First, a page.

‘Resonance’ is the recording debut as a leader of drummer Dave Rudolph, who is based in Tampa, Florida. Rudolph is a veteran of the local scene for the last 25 years and is also currently the Professor of Contemporary Percussion at the University of Tampa. Inspired by his close friend Jessica Hiltabidle, who passed away recently, he realized that he was long overdue to record his own music. He has brought together a band of local musicians to bring his dream to reality, namely tenor-saxophonist Zach Bornheimer, guitarist LaRue Nickelson, pianist Pablo Arencibia and bassist Alejandro Arenas and together they perform nine of Rudolph’s originals. These are all instrumental, apart from the title song where be brought in Whitney James to provide vocals.
This is an album which takes no work at all to relax into, and the very first time I played it I knew I was in for an enjoyable time. Some jazz albums are bloody hard work, some concentrate solely on the skills of those playing, while others honestly never seem to make any sense whatsoever and others are just too lounge to be at all enjoyable. None of that is the case here, as we are treated to a band who really do feel like a band. I wasn’t surprised to discover that Rudolph started on guitar before moving onto drums, as this really is a very melodic album, and not as heavily rhythmic as some where the leader is also the percussionist. Although they are a quintet it isn’t unusual for the band to be working as a trio, such as on “Lonely Train” where Arenas keeps it all together, Rudolph displays lots of different tricks and styles, and at the front we are treated to a masterclass in understatement from Nickelson who shows there really is no need to play 9000 notes to the bar if you have an affinity to what you are doing.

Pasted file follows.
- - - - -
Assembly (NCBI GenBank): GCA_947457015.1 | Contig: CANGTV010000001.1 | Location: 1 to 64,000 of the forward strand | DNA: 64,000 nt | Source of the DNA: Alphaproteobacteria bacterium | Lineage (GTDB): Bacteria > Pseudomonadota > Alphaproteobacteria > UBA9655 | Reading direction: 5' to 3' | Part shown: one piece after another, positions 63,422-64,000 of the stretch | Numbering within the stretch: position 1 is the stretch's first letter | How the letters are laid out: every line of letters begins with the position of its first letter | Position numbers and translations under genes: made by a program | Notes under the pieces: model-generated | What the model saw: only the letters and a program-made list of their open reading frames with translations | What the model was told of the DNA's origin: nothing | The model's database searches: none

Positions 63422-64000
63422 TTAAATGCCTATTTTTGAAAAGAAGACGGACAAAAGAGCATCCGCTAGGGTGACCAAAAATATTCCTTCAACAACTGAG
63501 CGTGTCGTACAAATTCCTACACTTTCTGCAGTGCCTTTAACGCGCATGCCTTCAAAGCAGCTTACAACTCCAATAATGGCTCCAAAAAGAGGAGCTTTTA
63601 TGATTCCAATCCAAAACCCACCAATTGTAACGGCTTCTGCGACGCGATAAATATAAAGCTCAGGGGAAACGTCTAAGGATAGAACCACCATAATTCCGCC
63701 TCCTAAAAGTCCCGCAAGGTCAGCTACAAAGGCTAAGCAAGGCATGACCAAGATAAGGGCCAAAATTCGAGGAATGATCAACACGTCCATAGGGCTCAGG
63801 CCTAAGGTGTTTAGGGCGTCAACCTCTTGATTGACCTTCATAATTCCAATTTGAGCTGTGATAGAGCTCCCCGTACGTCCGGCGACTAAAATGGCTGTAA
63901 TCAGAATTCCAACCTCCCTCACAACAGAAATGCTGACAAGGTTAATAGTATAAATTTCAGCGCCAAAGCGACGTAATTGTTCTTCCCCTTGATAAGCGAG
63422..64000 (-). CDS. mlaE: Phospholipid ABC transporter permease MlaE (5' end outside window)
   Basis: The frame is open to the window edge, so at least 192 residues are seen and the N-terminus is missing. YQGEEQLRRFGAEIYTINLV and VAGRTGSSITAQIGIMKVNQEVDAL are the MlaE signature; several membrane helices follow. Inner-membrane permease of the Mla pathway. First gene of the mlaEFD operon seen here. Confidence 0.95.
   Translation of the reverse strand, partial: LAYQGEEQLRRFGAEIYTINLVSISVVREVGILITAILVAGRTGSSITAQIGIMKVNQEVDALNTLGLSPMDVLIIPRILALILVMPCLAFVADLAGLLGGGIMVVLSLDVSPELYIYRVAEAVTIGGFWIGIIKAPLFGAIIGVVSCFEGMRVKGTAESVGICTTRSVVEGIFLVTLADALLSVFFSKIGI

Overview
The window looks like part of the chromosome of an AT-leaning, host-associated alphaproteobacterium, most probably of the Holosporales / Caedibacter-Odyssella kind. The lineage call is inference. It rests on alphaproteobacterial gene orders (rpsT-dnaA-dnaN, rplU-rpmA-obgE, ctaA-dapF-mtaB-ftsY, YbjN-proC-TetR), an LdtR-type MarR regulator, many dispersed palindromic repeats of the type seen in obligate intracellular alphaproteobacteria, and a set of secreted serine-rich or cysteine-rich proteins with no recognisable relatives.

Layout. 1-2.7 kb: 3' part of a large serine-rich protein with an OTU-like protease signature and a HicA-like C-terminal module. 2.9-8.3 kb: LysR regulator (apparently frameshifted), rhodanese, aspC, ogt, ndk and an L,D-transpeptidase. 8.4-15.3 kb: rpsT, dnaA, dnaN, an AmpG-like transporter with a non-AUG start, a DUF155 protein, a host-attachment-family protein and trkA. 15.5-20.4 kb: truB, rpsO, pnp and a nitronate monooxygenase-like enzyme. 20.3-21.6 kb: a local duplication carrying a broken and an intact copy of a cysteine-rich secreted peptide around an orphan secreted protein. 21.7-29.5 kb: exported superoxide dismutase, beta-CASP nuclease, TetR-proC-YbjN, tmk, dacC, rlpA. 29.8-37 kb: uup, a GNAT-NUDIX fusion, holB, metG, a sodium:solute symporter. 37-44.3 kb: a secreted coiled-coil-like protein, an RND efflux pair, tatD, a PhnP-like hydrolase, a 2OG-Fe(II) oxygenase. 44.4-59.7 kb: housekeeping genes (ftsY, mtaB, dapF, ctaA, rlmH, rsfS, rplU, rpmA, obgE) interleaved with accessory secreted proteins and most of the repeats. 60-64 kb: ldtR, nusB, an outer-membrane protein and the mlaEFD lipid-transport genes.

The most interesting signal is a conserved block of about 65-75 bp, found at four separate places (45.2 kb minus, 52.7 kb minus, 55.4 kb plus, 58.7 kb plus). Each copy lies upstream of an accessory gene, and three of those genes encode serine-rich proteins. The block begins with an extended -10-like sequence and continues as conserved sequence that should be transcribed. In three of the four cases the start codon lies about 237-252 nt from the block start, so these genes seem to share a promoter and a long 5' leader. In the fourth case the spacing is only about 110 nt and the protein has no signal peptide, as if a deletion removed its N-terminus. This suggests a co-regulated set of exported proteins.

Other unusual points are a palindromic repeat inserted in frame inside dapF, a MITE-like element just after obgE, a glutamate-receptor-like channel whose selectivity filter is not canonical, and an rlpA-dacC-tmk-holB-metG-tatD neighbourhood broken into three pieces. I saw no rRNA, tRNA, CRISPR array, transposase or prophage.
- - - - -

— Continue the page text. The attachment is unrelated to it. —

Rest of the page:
Fresh, full of space, full of class, this post-bop set is creative, enjoyable, and a damn fine listen.